Bats can hold their liquor

ResearchBlogging.orgA new paper in PLoS ONE tests the alcohol tolerances of nectar-eating bats. Believe it or not, there is a scientific purpose.

Alcohol isn’t a vice exclusive to humans. Animals that eat fruit or nectar may accidentally imbibe if they eat past-ripe fruit or nectar that has had time to ferment. Some species, like the pentail treeshrew, have evolved tolerances that surpass our own capacities – and some, like cedar waxwings, get distinctly tipsy after a few bad berries. Alcohol tolerance effectively expands the potential food supply, by allowing consumption of fruit or nectar that’s a little past the metaphorical sell-by date.

Artibeus lituratus, one of the bat species tested for alcohol tolerance by Orbach et al. Photo by Setsuo Tahara.

In the new study, Dara Orbach and colleagues captured several individuals each from a variety of nectar-feeding bat species found near their field station in Belize. They fed the bats a sugar-water solution approximating nectar, spiking a randomly-chosen subset with ethanol. The bats were then released to fly through an obstacle course, where microphones were placed to record their echolocation calls. The authors figured that intoxication would manifest in difficulty navigating the obstacles, possibly in connection with distortions of echolocation.

However, bats fed alcohol performed as well as bats fed plain sugar water. Different species varied in how they handled the alcohol, though. The authors dosed the bats with alcohol in proportion to their body weight, but saliva tests just before the experiment revealed quite a bit of variation in actual blood alcohol concentration for individuals from different species. Evidently some species metabolized the alcohol, and others were able to fly straight even with a BAC that would put a human in jail for DUI.


Orbach, D., Veselka, N., Dzal, Y., Lazure, L., & Fenton, M. (2010). Drinking and flying: Does alcohol consumption affect the flight and echolocation performance of Phyllostomid bats? PLoS ONE, 5 (2) DOI: 10.1371/journal.pone.0008993


Endless forms: Oral sex by fruit bats

ResearchBlogging.orgOne of those scientific papers that seems to have been written with the blogosphere in mind: biologists have just published records of fellatio by the fruit bat Cynopterus sphinx. Apparently C. sphinx females are pretty flexible — they lick their mate’s penis during copulation, which evidently induces him to stay in longer (see the graph below, with drawing). The authors offer a handful of non-mutually-exclusive hypotheses for the adaptive benefit of the behavior, ranging from lubrication to increased fertilization efficiency. The full text is available for free at PLoS ONE, if you’re up for some hot-and-heavy behavioral observations.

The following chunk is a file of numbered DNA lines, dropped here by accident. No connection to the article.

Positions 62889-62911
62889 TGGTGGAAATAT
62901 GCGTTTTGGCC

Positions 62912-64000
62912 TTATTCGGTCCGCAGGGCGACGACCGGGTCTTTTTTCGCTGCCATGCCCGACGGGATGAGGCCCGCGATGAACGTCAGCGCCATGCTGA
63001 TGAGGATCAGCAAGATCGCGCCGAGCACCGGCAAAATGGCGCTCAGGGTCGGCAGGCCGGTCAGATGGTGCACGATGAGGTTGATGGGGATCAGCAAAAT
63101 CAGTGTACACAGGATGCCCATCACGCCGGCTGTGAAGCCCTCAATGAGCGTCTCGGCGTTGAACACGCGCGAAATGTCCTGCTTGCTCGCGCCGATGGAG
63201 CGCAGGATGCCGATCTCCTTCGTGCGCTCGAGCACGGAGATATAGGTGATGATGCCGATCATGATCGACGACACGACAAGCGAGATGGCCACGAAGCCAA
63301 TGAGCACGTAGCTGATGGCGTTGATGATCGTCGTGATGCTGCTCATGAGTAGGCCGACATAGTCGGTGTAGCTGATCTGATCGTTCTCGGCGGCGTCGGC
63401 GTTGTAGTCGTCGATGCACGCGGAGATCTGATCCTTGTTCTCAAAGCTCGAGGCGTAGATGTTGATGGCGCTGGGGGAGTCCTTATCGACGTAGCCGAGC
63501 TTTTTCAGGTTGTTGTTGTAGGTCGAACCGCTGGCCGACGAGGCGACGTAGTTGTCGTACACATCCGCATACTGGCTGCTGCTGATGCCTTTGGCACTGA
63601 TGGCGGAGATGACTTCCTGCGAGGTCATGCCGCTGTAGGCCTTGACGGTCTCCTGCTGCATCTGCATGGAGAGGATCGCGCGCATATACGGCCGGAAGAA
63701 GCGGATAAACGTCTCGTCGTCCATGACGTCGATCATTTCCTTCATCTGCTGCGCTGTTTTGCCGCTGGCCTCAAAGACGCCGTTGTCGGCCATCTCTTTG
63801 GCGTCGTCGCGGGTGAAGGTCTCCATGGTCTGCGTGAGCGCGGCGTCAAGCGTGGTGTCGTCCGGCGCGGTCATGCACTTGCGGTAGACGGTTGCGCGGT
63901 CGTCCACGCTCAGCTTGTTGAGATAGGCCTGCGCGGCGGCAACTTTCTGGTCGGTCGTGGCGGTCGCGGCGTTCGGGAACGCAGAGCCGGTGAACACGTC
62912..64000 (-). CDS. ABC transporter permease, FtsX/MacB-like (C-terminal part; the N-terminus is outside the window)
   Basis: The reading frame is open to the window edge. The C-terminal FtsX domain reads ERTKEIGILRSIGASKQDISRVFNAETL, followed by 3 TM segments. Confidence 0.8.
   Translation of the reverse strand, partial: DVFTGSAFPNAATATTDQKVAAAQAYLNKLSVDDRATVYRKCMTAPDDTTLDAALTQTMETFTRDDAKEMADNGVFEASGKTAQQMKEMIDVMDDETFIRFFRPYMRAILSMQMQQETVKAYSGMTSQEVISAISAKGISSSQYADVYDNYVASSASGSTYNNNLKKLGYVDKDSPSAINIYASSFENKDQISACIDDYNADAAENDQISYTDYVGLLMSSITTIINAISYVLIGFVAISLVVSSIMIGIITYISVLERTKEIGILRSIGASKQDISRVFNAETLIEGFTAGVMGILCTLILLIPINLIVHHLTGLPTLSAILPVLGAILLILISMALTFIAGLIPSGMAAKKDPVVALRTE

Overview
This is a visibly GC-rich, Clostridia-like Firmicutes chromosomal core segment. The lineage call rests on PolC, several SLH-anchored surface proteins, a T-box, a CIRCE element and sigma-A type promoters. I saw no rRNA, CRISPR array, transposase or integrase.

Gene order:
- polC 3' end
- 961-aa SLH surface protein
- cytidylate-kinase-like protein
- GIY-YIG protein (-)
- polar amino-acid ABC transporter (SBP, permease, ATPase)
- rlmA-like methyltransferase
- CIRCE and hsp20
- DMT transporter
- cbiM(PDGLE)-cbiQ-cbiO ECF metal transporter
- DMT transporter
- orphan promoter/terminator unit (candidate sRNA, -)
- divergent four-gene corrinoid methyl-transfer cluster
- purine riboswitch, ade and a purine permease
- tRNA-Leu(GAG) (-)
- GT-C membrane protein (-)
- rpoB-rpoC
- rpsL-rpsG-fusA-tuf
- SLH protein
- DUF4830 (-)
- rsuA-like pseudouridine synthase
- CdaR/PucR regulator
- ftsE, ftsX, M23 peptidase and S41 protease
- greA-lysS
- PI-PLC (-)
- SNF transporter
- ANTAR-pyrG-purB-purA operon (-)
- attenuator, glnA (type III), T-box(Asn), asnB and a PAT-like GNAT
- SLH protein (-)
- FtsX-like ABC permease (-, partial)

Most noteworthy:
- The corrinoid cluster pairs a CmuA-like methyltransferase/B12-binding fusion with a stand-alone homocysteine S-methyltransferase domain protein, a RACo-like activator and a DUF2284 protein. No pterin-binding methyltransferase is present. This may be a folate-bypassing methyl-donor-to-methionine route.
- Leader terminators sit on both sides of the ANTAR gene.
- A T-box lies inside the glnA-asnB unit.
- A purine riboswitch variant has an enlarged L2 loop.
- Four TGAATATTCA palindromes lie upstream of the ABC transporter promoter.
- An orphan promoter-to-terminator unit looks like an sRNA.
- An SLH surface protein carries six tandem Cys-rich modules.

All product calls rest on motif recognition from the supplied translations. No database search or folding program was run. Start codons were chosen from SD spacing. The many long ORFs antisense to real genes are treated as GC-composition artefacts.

Graph from Tan et al. (2009), Figure 3.

Update: In a more in-depth post over at Boing-Boing, Maggie Koerth-Baker wonders why there needs to be an adaptive purpose for a pleasurable behavior (there doesn’t, as far as I’m concerned), and points out that there’s also a video in the supporting information. Which video has some totally unscientific background music.


Tan, M., Jones, G., Zhu, G., Ye, J., Hong, T., Zhou, S., Zhang, S., & Zhang, L. (2009). Fellatio by fruit bats prolongs copulation time PLoS ONE, 4 (10) DOI: 10.1371/journal.pone.0007595


Global weirding: bats dying off

NY Times: bats are dying off in huge numbers throughout the Adirondacks. No one seems to know why, but symptoms include low fat reserves and susceptibility to some sort of superficial fungus. Puts me in mind of colony collapse disorder in honeybees – another unexplained disaster befalling ecologically critical species.

It’s frankly scary. This is the kind of thing we might expect as a result of climate change and a general increase in human interference in natural systems: gradual changes having sudden, nonlinear effects. We’re dismantling our own life-support system for parts, and we don’t even know which bits are important.